Melbourne CBD shut down as tens of thousands march in union protest | Australia news


Thousands of workers have shut down part of Melbourne’s CBD, saying the federal coalition can keep its slated tax cuts for low-and middle-income workers.

Wednesday’s march was part of a nationwide “Change the Rules” union campaign to demand better pay and work conditions.

The latest action comes after the federal budget on Tuesday unveiled a tax offset of between $200 and $530 for workers earning up to $90,000 a year, from July.

But the Victorian Trades Hall Council secretary, Luke Hilakari, likened the measure to throwing “crumbs” to workers.

Sally McManus
(@sallymcmanus)

100 000 people on the street in Melbourne to protest inequality, insecure work & low pay #ChangeTheRules #Budget2018 //t.co/ZNBGEWzfoR via @theage


May 9, 2018

“The $10 tax [a week] relief for poor and working people is just not good enough. They can keep that $10,” he told reporters.

“What we actually want is a large pay rise. We don’t want a tax cut.”

An estimated tens of thousands of workers began marching from Trades Hall to Flinders Street Station, disrupting traffic and public transport.

Bureau of Meteorology employee Cameron Henderson said he and his co-workers were “starving” for a fair pay deal.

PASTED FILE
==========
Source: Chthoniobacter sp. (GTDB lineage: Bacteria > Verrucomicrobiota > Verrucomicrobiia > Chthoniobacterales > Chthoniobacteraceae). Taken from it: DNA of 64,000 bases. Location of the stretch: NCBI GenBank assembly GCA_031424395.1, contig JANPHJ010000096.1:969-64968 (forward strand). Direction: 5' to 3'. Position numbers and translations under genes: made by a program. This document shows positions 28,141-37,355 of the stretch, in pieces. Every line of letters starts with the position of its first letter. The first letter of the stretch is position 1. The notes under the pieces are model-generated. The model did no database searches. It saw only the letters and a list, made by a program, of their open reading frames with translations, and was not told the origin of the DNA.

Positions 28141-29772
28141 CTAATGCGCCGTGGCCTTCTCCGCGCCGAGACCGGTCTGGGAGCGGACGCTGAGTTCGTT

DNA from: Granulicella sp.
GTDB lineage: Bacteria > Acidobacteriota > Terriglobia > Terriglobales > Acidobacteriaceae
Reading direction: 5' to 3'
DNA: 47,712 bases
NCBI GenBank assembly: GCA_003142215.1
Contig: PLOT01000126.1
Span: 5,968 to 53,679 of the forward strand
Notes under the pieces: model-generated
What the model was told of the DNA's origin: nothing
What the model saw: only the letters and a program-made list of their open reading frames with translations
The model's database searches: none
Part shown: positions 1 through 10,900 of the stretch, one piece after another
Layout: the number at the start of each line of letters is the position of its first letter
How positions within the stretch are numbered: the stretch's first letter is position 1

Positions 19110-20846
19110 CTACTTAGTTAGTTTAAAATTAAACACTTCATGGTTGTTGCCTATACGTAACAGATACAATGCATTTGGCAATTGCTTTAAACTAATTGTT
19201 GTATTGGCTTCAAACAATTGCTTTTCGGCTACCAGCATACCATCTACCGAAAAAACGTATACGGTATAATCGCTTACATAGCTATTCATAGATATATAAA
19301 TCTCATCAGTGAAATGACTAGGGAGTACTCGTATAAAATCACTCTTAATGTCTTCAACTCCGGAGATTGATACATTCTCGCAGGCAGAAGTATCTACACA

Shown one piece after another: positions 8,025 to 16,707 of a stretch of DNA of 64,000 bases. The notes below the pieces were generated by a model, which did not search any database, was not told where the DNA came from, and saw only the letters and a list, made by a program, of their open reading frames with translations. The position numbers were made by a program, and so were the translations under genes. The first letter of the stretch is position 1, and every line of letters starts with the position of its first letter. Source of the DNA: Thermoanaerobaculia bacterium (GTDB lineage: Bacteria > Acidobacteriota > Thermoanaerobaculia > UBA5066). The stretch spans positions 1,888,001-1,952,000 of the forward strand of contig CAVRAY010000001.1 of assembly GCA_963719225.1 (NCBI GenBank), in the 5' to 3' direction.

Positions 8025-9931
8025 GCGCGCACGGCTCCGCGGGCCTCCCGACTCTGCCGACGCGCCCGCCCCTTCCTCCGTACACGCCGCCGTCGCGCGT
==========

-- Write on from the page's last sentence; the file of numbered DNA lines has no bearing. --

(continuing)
Cheryl Critchley
(@CherylCritchley)

Never seen so many people on the streets of Melbourne.#changetherules pic.twitter.com/5pEu6kNA7T


May 9, 2018

“We haven’t had a pay rise in nearly five years,” Mr Henderson said.

“Over that time, CPI’s gone up 10% and we’re being offered a deal that would see us remain at 10% CPI until the end of 2021.”

University of Melbourne employees earlier staged a rally in support of academic and intellectual freedom, and against a plan to put academic and professional staff on two separate workplace agreements.

The Australian Council of Trade Unions secretary Sally McManus said workers would keep fighting increased casualisation, low wage growth and inadequate job conditions.

“At the moment, profits are going up and so is productivity. But wages aren’t,” she said.





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